Why a demon in a small Mississippi town? Is there anything particularly southern about the demon in this film? I suppose demons, if you believe in them, can appear anywhere. One could argue that the demon in Don't Shoot It incorporates all the stereotypical worst traits of a small town southern resident: love of weapons, love of violence, pleasure in shooting or assaulting anything, whether animal or human, religious mania. This demon’s appearance in a Mississippi swamp is totally arbitrary, which is not to say that arbitrariness somehow invalidates its existence there. The appearance of the demon, which we can understand as a source of bad luck, terrible events, misfortune, random chaos, that is, as a supernatural explanation for anything evil that can happen in the world, is explanation enough. We’re always looking for explanations: for what caused the Deep Water Horizon disaster, what led to the attacks on the World Trade Center and the Pentagon, what led to any number of terrible earthquakes or tsunami or volcanic eruptions or hurricanes or tornadoes, for plagues. We’re always grasping for explanations, and we’re always fearful of them. The demon in this film is one explanation and it certainly  stimulates enough fear. But I prefer to spend my time considering more plausible, rational, human, physical explanations.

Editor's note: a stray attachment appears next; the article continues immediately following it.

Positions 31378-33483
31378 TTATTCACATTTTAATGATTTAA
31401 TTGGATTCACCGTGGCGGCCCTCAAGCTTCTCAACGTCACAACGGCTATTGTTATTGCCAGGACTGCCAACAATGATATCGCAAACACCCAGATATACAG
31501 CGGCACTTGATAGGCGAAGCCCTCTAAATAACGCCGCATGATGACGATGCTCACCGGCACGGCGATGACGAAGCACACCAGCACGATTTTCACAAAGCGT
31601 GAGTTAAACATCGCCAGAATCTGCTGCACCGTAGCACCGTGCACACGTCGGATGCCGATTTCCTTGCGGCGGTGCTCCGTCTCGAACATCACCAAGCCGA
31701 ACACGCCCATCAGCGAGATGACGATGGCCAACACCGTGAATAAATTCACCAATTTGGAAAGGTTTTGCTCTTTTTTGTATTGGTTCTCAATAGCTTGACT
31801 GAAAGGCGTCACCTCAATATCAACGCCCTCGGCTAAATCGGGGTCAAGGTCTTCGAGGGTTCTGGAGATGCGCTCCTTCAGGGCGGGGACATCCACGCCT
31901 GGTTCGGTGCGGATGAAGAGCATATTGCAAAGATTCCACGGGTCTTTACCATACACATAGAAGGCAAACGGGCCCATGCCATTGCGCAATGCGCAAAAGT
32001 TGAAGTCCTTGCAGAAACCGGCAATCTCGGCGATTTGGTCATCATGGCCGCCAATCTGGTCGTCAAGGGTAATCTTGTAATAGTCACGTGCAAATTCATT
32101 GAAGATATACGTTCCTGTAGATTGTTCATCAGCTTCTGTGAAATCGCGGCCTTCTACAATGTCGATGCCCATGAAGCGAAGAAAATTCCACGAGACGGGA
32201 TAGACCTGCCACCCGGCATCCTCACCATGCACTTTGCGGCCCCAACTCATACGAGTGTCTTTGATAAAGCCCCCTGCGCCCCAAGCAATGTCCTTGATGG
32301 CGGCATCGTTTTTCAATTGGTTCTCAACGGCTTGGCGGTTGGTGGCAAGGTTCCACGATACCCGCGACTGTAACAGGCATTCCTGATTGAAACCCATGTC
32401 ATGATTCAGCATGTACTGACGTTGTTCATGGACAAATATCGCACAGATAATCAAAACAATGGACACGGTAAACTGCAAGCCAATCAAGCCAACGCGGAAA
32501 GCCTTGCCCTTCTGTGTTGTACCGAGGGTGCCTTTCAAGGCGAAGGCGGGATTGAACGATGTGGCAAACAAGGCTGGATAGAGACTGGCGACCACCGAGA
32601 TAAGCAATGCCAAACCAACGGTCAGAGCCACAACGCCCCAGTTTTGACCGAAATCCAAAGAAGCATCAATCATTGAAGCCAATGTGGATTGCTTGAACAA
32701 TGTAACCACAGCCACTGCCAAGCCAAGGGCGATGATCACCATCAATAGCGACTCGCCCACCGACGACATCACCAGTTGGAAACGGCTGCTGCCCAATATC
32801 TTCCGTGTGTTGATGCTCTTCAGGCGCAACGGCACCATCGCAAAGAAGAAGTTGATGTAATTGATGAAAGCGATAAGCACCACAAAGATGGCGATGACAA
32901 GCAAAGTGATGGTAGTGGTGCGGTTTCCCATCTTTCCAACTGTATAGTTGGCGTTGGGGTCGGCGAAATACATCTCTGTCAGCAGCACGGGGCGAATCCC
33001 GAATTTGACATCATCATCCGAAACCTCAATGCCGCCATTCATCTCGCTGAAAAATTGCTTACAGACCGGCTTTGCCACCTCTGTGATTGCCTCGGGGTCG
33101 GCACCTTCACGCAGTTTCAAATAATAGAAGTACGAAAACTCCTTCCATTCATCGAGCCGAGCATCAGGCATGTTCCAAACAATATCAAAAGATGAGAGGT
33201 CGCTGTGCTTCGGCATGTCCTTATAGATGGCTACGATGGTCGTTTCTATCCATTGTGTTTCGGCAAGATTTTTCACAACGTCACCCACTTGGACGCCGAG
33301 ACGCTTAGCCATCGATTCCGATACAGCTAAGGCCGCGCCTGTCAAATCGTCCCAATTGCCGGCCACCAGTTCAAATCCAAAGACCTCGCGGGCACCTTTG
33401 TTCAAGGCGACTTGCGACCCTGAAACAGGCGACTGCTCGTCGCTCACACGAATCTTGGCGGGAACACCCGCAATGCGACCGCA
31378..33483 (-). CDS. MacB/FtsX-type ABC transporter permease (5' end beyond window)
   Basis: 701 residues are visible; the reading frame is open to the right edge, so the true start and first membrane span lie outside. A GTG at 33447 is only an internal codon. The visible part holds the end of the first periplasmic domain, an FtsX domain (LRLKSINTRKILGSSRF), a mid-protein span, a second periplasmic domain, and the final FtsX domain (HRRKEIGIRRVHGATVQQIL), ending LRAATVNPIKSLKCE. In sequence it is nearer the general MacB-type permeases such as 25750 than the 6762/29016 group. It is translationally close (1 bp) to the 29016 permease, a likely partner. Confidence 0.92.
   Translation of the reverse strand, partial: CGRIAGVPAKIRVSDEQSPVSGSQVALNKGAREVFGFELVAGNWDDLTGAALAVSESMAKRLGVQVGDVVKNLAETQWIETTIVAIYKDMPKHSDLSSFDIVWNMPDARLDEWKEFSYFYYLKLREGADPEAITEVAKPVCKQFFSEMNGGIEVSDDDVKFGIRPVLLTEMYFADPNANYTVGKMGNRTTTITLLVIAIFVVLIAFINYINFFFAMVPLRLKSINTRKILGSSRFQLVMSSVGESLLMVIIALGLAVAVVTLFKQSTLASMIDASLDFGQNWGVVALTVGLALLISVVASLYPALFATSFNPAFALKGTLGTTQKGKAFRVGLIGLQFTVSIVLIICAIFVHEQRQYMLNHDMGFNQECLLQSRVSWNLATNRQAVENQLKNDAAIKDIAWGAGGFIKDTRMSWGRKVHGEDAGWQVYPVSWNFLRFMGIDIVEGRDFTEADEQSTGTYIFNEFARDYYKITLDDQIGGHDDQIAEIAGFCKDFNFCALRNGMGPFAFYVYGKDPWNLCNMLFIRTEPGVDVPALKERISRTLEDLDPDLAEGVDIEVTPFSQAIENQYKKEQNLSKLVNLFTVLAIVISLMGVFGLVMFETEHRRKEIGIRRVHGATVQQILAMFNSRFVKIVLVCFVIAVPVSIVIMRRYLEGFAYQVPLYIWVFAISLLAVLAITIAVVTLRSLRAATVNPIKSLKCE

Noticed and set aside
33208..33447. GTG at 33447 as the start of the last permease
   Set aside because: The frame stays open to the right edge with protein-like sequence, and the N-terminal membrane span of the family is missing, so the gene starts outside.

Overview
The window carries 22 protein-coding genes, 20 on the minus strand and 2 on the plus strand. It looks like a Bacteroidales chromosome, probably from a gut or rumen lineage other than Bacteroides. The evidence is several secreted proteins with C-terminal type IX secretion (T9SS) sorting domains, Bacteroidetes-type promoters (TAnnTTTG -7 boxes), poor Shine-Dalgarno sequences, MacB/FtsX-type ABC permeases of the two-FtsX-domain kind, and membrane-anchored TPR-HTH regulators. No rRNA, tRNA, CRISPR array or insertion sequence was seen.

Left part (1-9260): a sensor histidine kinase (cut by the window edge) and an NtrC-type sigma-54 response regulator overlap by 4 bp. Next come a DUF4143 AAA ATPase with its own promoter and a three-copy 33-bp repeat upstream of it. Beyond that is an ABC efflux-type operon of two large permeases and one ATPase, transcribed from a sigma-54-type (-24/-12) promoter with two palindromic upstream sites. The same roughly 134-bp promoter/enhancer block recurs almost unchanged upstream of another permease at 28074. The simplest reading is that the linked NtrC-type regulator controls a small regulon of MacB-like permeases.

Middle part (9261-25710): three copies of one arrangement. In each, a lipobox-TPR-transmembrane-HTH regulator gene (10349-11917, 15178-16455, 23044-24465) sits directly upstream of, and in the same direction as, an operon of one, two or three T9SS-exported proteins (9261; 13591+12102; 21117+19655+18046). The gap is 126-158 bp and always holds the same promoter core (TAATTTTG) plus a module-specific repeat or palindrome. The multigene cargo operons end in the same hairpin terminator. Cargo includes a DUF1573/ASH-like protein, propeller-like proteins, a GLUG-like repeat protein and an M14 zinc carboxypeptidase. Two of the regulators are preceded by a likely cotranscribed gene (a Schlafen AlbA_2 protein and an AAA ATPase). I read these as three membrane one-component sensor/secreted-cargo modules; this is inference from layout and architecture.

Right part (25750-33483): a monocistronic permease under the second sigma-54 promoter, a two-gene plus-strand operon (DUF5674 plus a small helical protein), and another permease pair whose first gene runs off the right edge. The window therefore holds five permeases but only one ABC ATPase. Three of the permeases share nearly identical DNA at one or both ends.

Tuesday, July 11, 2017

Twin Peaks: The Return, episode 8

At the beginning of the eighth episode of Twin Peaks: The Return, the evil twin of Agent Cooper is driving down the freeway in the dark along with a young accomplice named Ray whom he has just broken out of prison. As is true of many parts of Twin Peaks, especially the revived version, certain scenes take an inordinately long time. In the dark, with the roadside barely illuminated by the headlights of the car, Agent Cooper drives and drives and drives. After a while he exits the expressway on to what appears to be a state highway. Then he leaves the state highway and turns onto a single-lane road that soon turns into a dirt road. Agent Cooper tells Ray that he needs certain information from him. Ray tells Cooper that he will have to pay for it. Agent Cooper pulls the car to a stop and gets out to relieve himself. Ray gets out of the car, comes towards Cooper with a pistol, and begins shooting. Cooper falls over dead. Bizarre wraith-like phantoms appear out of the darkness and begin touching and waving their hands back and forth over the body. The terrified Ray gets into the car and drives away. Agent Cooper comes back to life.